Oscar 8-Ball: Ben Affleck’s ‘Argo’


Last time we checked in on “Argo,” we were north of the border in Toronto, and Harvey Weinstein was shaking Ben Affleck’s hand at a post-premiere party. Might that act of congratulation be repeated at this year’s Governor’s Ball? Time to check in with the Oscar 8-Ball, the magical portal into the minds and hearts and, in the rare, applicable instance, the souls of academy members and how they’ll be voting this awards season.

It is certain: Since its Telluride-Toronto festival two-step, “Argo” has embedded itself in the Oscar conversation as a smart, sophisticated crowd-pleaser, the rare movie able to unite critics and general moviegoers who have never watched, much less heard of, “Three Days of the Condor.” The movie’s too-good-to-be-true (except it really ... sort of ... is), hooray-for-Hollywood angle is icing on the cake. Oscar voters will reward the edgy, historical hostage thriller with a best picture nomination, along with nods for screenwriter Chris Terrio and director Ben Affleck. In fact, at this early point, we like Affleck’s chances for winning. It feels like one of those years when the actor-turned-director bests the established auteurs. Still early, though.

Signs point to yes: Of the three primary supporting actors -- Alan Arkin, John Goodman and Bryan Cranston -- it’s the guy with the Oscar who’s winning the most attention. And why not? Playing a past-his-prime schlock producer, Arkin plays the show-biz satire straight, making the one-liners even funnier. He’s a joy to watch every time he shows up on screen.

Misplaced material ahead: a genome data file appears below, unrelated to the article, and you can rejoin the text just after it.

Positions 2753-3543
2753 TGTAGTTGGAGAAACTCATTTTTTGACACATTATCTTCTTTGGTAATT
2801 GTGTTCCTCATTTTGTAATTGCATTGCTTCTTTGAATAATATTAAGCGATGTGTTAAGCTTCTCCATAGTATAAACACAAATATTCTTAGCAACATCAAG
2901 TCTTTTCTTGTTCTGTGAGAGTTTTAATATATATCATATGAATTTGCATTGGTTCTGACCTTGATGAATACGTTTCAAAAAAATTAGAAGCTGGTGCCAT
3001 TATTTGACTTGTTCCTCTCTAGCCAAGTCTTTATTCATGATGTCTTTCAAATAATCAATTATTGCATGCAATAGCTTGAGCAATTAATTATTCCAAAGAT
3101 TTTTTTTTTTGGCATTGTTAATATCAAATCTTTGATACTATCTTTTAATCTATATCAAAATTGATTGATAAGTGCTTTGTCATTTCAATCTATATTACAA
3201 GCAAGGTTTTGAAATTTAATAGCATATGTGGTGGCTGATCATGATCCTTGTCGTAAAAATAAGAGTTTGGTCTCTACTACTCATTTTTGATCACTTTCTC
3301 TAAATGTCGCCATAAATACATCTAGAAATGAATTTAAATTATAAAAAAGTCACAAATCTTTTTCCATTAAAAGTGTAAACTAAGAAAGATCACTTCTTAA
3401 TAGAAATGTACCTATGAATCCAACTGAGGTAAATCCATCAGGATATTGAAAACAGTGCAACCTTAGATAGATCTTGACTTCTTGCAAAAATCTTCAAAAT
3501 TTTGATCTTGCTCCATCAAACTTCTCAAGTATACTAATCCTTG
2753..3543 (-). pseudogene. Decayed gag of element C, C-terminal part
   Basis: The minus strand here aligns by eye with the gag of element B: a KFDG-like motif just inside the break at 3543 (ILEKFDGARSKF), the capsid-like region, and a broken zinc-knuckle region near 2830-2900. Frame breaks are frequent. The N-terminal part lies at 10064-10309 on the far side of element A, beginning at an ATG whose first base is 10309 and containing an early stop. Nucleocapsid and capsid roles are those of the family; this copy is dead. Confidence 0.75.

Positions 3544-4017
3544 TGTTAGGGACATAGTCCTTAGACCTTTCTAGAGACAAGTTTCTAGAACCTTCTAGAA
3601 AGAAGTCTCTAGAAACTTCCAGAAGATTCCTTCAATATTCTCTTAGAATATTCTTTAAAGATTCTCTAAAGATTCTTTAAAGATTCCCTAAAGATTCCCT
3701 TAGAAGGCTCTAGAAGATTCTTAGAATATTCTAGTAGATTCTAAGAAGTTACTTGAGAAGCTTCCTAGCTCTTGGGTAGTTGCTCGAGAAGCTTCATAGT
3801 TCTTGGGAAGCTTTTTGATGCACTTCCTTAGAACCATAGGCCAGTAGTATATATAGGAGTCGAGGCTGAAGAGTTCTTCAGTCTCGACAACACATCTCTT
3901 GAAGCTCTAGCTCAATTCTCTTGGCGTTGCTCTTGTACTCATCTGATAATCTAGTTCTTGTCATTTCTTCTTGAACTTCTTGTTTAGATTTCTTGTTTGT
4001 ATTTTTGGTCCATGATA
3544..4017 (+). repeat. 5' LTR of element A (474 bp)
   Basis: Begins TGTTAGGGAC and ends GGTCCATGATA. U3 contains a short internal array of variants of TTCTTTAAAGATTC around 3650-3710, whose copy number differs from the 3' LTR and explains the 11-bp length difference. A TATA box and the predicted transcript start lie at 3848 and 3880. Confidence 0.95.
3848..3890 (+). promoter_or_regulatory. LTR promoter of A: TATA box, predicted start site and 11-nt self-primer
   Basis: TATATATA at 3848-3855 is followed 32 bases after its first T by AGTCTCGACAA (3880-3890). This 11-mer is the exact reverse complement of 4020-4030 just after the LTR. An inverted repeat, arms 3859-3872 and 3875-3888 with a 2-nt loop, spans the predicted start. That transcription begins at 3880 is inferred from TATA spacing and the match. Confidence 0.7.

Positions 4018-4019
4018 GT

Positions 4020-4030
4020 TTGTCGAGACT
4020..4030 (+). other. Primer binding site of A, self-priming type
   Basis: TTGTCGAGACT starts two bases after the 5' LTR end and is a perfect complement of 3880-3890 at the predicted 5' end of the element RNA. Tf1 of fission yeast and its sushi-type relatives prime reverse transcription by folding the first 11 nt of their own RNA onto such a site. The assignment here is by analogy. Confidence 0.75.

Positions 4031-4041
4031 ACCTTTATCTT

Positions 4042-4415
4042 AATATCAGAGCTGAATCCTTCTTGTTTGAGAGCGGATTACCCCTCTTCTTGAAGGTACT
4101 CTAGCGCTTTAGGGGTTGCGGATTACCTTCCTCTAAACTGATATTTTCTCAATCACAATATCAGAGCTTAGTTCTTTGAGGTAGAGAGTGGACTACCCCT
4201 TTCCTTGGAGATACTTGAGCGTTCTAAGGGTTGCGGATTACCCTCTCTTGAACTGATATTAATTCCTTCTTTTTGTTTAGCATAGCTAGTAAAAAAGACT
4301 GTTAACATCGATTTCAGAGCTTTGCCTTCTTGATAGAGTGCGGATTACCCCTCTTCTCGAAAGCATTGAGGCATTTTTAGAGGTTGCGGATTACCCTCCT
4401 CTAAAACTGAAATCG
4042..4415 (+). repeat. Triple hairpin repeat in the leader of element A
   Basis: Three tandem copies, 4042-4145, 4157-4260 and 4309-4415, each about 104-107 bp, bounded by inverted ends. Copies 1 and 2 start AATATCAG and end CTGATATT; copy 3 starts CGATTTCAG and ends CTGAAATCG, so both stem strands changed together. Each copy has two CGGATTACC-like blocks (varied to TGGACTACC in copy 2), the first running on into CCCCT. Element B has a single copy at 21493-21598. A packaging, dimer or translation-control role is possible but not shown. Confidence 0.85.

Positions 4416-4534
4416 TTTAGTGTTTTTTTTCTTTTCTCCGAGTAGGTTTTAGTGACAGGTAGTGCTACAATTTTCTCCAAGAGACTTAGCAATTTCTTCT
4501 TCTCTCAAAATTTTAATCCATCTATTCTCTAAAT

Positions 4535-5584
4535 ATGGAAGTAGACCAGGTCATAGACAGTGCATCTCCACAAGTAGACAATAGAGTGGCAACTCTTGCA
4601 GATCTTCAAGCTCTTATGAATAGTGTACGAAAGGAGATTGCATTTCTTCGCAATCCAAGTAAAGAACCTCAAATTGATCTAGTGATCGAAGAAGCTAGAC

Outlook not so good: How many below-the-line noms can “Argo” win? Editor William Goldenberg, a two-time nominee, seems a lock for the film’s deft balance of tone and story lines. After that, the prospects are iffier. Cinematographer Rodrigo Prieto, production designer Sharon Seymour and costume designer Jacqueline West are all deserving, but may find their work overshadowed by showier contenders. Affleck’s feathery hair and beard are great and all, but it’s peach fuzz compared to the forests of facial hair seen in “Lincoln.”


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